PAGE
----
Max Mayer's Adam is a confident, sure-footed dramatic comedy revolving around a tentative romance.
Adam Raki (Hugh Dancy) is a quiet, seemingly insular young man whom we first see at his father's funeral, standing alone in a crowd and clutching a neatly folded flag. In time, we learn that Adam has a particular interest in astronomy and can discourse in dizzying detail about a universe that's expanding faster than the speed of light. But before that, what strikes us first is how constricted Adam's own universe is.
His freezer is stuffed with rows of identical boxes of frozen macaroni and cheese, his cupboard with what looks like a 100-year supply of All-Bran. He sits on his living room sofa straight as a board, fists balled in his lap, looking more like a patient in a dentist's waiting room than someone relaxing at home. While at work as an electrical engineer at a small Manhattan toy company, he greets everyone politely, then sequesters himself in his cubicle, immersed in the innerworkings of a talking doll.
Is Adam dense? Tense? Preoccupied? Well, all of the above, in a way — but in a larger sense, none. Adam has Asperger's syndrome, a sort of high-functioning autism (though there's some debate as to whether it's really part of the autism spectrum). People with Asperger's display normal or high intelligence, often with special interest in a particular subject, but a lack of social skills and empathy with others, as well as difficulty adjusting to change.
And change comes fast in Adam. Our title character meets the new neighbor in his apartment building, Beth Buchwald (Rose Byrne), when she introduces herself in the basement laundry room and asks if she can use his pass card for the washing machine. After a second's hesitation, Adam agrees; the look on his face — thanks to Dancy's excellent performance — shows that his space has been invaded, but that he doesn't mind, and is surprised by that.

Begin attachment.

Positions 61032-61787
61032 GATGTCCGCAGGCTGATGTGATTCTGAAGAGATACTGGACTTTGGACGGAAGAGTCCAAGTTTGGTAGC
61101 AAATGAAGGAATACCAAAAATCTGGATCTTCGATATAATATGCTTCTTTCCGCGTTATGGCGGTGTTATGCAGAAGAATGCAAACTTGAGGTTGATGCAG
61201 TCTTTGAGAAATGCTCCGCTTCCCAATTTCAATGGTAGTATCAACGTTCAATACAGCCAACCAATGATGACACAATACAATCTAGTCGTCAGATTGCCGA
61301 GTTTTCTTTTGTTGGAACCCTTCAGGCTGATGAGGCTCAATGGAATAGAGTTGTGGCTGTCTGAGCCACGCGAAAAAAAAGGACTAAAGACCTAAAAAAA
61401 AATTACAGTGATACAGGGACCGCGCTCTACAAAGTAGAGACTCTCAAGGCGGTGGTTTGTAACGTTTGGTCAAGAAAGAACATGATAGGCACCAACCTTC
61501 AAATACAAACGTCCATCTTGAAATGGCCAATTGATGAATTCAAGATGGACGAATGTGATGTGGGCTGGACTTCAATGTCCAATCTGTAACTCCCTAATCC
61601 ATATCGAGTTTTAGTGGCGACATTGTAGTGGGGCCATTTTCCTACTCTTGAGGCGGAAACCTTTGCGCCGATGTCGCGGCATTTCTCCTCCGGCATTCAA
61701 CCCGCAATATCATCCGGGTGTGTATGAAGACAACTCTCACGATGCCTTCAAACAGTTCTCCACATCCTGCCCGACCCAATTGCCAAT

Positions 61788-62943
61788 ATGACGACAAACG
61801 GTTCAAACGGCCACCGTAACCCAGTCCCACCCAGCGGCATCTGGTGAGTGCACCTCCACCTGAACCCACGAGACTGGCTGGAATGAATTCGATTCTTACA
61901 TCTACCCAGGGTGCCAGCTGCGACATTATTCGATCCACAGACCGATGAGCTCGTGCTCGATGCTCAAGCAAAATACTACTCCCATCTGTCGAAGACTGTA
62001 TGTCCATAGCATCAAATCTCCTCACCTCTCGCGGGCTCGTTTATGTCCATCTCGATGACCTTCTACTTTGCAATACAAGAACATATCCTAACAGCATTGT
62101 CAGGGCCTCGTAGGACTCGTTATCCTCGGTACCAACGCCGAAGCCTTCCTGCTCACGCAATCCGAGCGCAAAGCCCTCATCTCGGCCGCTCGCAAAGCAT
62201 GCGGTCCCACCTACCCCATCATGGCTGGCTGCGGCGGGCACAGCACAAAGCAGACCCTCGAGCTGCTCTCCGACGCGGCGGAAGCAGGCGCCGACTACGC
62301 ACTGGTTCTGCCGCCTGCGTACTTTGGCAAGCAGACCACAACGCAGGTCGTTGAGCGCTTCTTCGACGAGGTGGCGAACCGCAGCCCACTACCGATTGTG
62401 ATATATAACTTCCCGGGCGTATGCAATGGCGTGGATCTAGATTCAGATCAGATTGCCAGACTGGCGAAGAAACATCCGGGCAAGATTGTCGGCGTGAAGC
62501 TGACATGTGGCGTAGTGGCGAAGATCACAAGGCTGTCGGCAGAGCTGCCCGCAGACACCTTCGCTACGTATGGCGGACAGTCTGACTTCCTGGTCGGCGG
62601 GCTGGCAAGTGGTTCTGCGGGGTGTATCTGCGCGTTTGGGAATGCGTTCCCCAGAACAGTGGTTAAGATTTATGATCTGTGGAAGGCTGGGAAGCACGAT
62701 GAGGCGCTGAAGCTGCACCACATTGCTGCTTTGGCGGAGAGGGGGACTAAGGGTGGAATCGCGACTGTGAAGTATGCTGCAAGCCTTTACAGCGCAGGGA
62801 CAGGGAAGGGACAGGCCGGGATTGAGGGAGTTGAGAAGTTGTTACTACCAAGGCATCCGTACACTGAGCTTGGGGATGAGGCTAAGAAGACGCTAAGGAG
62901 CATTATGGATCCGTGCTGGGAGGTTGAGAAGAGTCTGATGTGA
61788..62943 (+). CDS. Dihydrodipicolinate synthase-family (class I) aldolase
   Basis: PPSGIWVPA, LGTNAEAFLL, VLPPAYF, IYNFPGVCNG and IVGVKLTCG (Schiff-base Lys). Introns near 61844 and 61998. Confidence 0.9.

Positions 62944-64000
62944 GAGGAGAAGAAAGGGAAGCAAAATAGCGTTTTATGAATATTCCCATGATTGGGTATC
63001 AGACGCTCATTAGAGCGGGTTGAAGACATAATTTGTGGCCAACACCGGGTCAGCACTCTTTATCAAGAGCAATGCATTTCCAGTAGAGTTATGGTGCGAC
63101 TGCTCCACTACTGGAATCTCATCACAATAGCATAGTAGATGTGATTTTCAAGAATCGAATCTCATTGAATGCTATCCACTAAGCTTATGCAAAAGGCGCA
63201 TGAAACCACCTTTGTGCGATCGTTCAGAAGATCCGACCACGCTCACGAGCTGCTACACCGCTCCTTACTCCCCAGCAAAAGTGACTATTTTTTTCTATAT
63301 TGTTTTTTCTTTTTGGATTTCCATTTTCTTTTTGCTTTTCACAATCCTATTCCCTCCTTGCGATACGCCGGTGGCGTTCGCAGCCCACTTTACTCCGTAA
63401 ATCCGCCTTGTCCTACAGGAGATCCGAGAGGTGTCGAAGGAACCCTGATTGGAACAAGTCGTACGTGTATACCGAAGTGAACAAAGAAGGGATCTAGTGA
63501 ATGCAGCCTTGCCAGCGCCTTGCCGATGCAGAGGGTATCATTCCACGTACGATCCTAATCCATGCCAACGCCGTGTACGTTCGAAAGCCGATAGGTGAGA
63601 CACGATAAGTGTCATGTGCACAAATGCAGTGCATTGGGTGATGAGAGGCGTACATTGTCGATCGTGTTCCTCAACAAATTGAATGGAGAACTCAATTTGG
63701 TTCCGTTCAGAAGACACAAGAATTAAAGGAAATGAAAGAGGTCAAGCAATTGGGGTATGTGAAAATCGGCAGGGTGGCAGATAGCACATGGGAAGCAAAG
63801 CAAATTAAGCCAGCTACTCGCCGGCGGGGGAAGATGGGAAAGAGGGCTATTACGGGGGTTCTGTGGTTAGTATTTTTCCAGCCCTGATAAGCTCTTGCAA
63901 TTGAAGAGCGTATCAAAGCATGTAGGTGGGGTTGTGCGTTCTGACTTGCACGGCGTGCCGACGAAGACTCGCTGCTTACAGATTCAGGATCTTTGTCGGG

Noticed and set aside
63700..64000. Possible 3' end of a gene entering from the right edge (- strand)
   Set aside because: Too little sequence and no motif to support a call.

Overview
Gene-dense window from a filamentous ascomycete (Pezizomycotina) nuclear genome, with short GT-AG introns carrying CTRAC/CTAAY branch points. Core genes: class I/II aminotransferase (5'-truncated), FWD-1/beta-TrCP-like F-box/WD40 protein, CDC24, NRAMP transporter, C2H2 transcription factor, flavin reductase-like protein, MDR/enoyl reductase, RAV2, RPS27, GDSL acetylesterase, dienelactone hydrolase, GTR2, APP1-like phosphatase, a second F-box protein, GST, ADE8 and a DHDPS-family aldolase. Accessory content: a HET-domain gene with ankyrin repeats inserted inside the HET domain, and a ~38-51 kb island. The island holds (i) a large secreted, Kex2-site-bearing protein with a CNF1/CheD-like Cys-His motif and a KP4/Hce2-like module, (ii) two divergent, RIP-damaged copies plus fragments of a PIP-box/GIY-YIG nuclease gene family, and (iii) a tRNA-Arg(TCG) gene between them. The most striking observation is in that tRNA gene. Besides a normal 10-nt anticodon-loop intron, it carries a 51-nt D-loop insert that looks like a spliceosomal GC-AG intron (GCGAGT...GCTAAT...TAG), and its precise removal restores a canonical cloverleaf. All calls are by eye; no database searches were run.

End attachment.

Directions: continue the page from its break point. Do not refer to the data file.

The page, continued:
Adam also gets laid off, in a scene that underlines the difficulty people with Asperger's have with ordinary figures of speech: When his boss says, "I have to let you go," Adam responds, "Let me go? I don't want to go!"
Losing his father and job and discovering an attraction to Beth add up quickly, and coping with it all forces Adam to draw on internal resources that he never knew he had. In this, he has the support of Harlan (Frankie Faison), a former Army buddy of his father who instinctively understands Adam and advises him on ways to deal with people.
Adam also has the help of Beth, who first finds him intriguing, then disconcerting, then endearing. As she and Adam grow closer, Beth (who is coming off a hurtful breakup) finds that Adam is drawing her out of her own shell almost as much as she is drawing him out of his. But when Beth's father (Peter Gallagher) runs into legal trouble, it throws her growing intimacy with Adam into relief, and his inability to empathize exasperates her. Neither of them copes well with the resulting strain, and they emerge from the crisis in unexpected ways.
Mayer's script runs counter to our romance-movie expectations, but without leaving us feeling cheated. Mayer's resolution has the sweet, rueful ring of truth.